Today marks 13 years of blogging here, with 2,901 posts. I have just returned from 3 weeks in Europe, working with several people and organizations who first connected through my blog. Next month I will be contributing to the Arts in a Digital World Summit because the organizers found me through this blog. The ability for anyone to publish their work to a global audience is one of the most important attributes of the web and our digital world: for better and worse. In spite of the rise in fascist thinking and post-truth moments, being connected can be liberating for humanity. However, it will always be a work in progress, like democracy. I am deeply thankful for our connected world, remembering what it was like before the web, and for the many friends and colleagues I have gained over the past 13 years.
Here are a few of my thoughts on blogging over the years.
2006: I’m also finding that this year I have not had to go out and market my services. All of my projects to date have been referrals and I believe that this is partly due to my blog. I continue to promote blogging for free-agents, and those considering going out on their own, as the most effective marketing tool there is.
2007: I can’t imagine stopping this blog, as it’s been a wonderful way to take my half-baked ideas and get some great input from a worldwide community. I must say that I have been the primary beneficiary so I’ll continue to selfishly plug away.
2009: I’ve also taken up micro-blogging on Twitter this past year and that is enabling different kinds of conversations. What might have been a few comments here are now many 140-character tweets. This blog is still central to my Web presence but I have other windows on the world now.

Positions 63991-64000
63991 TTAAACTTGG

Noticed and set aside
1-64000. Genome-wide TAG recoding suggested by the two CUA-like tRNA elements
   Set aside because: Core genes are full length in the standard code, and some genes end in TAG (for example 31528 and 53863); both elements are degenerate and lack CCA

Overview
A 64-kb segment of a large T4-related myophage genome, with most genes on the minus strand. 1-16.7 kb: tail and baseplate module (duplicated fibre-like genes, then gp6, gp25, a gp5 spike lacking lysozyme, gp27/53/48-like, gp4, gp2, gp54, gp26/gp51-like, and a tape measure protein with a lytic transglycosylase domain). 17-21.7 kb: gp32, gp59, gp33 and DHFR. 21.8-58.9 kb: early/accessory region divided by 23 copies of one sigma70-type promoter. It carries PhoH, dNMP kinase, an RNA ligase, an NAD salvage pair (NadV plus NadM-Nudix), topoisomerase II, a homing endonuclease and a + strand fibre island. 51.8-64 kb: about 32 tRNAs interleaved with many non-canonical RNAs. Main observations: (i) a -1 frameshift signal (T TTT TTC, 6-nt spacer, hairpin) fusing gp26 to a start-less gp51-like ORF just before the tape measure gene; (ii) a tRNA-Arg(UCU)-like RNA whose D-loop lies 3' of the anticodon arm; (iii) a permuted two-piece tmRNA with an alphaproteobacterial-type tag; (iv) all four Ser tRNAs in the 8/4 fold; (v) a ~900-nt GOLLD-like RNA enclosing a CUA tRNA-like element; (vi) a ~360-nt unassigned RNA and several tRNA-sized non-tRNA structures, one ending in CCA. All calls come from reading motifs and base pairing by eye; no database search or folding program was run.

2010: The ability to publish anything at anytime has been not only empowering but enlightening. I have learned so much from so many people, especially other bloggers, and I truly appreciate all the comments added to my own, often half-baked, thoughts.
2011: I have tried to keep this blog true to my principles and beliefs but still professional and courteous. I cannot say the posts here have a neutral point of view. I was an advocate of open source software before it was popular with the mainstream. I have commented on oligopolistic practice, suggested that the LMS is not the centre of the universe and have advocated for de-schooling. While not radical, this blog has not been corporate mainstream either. Of course, there is always a price to pay for that, as I continue to learn. However, I cannot see how I could remove myself from my online life. For instance, I never comment online under a pseudonym. My writing reflects me and nobody else, though I try to be restrained and provide balance.
2014: Given the usefulness of blogs, it’s amazing that many professionals still cannot be bothered with them.